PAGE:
I would change this room a bit. I would sink the real bedroom up to there, at the back... I would allow myself the luxury of having all sorts of intimate knick-knacks and meaningful secrets... The cell, or the chapelle, at the edge of the densely-populated world but, above all, a honeycomb cell unto itself, made to measure, a goblet for the memory.
There is a venial narcissistic culture that knows nothing of mirrors, a background noise that recognizes its own skin in the trembling of fingers. It is alert to everything that avoids a gaze, it explores memory with touch.
Along with this narcissism that belongs to interior history, there are many narcissists with a rigorous eye: postmodernists looking through a stylistic rearview mirror, revived constructivists gazing at themselves in the shattered looking glass o f a B-movie. Interior figures, pathetic and friendly, skirmishing with time and weariness.
Shutting oneself o ff from the world is an invitation to a self-absorbed journey. There is no territory that offers less certainty, and if any frontiers remain they are all interior ones. I f there are risks of passage, they are hidden in the foliage of everyday places. I f adventure exists, it is intimate and trivial.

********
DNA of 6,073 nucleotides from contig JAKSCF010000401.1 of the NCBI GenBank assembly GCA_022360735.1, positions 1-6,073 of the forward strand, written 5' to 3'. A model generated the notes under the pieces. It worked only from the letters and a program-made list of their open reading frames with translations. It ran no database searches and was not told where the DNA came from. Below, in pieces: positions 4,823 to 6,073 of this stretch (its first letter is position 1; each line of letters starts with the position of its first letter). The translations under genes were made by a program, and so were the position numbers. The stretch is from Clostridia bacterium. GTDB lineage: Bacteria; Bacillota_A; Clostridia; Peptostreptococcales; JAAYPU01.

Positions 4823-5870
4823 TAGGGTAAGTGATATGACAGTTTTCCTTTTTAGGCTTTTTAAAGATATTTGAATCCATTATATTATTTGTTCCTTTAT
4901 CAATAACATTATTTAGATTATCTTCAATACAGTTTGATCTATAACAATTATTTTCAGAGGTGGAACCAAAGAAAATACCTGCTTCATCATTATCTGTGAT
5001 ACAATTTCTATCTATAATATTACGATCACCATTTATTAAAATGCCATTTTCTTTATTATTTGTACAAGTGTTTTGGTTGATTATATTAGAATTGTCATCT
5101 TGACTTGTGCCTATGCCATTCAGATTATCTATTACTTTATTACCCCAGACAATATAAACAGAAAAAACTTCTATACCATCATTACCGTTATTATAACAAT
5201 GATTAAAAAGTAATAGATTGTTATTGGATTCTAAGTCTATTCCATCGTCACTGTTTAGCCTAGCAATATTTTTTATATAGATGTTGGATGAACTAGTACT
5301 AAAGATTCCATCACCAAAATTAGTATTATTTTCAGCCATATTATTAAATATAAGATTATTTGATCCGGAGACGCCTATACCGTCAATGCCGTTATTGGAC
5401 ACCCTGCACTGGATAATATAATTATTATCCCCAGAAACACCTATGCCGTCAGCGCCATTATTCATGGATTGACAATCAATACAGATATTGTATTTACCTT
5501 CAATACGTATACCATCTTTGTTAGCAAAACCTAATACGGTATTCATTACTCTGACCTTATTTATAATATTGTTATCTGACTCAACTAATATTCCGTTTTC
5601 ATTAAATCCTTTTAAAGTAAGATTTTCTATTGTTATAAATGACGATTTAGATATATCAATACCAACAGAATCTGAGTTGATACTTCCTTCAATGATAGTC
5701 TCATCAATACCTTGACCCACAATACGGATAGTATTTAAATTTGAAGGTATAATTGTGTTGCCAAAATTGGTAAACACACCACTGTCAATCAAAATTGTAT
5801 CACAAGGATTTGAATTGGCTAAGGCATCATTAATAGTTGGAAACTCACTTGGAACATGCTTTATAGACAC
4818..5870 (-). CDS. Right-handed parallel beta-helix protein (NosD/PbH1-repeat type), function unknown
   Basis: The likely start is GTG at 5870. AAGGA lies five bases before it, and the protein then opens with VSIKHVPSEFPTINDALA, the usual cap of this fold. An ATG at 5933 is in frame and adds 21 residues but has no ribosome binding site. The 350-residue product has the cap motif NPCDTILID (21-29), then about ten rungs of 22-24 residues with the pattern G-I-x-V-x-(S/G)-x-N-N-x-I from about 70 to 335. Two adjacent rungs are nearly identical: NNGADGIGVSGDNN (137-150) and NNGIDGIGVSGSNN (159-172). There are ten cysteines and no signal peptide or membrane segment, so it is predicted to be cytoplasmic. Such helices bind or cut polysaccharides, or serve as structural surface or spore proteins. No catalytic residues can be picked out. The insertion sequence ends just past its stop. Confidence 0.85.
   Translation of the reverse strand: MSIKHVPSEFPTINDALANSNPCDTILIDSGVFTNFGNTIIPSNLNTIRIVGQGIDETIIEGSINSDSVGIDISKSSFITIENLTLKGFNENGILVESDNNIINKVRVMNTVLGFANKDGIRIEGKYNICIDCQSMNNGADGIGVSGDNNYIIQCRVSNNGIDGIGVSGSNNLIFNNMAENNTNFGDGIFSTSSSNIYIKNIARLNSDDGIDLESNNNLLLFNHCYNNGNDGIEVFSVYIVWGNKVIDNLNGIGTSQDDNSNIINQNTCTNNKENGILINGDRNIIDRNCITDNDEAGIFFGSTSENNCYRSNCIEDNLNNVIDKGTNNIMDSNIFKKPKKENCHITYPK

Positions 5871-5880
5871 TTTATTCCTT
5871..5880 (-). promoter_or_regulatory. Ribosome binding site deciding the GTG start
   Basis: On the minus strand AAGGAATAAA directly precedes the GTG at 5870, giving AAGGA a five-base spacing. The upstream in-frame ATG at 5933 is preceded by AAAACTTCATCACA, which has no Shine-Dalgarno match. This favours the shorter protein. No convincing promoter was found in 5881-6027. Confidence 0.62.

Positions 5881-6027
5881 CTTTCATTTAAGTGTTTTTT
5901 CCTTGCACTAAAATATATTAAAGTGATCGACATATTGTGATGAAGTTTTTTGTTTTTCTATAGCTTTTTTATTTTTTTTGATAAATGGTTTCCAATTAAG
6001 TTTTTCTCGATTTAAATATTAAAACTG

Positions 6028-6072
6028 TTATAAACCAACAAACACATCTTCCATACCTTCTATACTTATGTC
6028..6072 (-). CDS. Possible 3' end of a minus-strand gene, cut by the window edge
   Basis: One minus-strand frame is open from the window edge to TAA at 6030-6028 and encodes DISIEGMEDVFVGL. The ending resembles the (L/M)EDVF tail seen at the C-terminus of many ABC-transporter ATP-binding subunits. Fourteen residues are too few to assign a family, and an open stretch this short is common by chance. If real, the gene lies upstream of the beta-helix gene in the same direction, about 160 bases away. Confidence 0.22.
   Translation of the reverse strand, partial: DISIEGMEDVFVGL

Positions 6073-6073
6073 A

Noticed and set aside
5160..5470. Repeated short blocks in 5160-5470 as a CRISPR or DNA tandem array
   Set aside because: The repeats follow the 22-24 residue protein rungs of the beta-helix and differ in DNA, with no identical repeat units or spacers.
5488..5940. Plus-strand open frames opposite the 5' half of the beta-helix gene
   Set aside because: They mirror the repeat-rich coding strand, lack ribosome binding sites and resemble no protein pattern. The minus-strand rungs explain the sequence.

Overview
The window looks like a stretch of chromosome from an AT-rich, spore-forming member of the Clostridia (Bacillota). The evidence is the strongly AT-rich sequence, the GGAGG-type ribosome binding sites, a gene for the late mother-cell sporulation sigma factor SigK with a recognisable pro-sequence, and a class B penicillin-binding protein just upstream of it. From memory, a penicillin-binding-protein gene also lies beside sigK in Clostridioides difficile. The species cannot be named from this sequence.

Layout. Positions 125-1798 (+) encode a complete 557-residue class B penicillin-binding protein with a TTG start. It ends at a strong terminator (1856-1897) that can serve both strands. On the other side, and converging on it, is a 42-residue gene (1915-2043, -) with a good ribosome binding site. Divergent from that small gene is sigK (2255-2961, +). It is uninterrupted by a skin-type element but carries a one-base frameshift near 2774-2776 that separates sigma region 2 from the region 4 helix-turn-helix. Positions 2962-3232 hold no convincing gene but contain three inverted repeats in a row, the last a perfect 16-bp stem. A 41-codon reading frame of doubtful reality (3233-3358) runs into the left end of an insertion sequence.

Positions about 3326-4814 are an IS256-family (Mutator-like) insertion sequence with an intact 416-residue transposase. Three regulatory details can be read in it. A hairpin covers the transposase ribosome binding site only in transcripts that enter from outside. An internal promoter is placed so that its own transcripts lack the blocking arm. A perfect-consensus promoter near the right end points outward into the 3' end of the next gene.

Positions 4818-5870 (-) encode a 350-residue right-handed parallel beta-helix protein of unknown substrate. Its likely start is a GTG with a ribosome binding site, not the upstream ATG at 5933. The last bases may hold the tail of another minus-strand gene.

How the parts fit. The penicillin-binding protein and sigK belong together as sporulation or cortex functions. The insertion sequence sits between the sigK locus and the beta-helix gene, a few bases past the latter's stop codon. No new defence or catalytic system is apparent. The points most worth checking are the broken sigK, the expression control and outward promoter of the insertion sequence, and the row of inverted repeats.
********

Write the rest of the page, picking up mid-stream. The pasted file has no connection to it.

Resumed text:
Penetrating a house is like penetrating a body or a soul. In her Hymn to Her, Chrissie Hynde sings:
«Let me inside you
into your room
I've heard it ’s lined
with the things you don't show.»
Let me inside your room and inside you. Inside that terrible and delicate threshold inquiries are hushed. There is no greater violation than that of one's home.
A private space, but deprived of what? asks the radical rhetorician. A remnant left over from the vast public world or a carefully-constructed bubble of intimacy? Is it deprived of public control or the expression of individual will? Nobody knows if private places are residues or plans.
Vestige or fermentation, private space contains the cultures of the last remaining narcissism. A tireless defender of the tender nut of intimacy, the new narcissist participates in social drama from the secret fortress of his or her interior house. No matter how tiresome the paradox may be, it is possible that the public hope of our times lies precisely in the private solidity of all the mirrorless narcissists who live in distant places.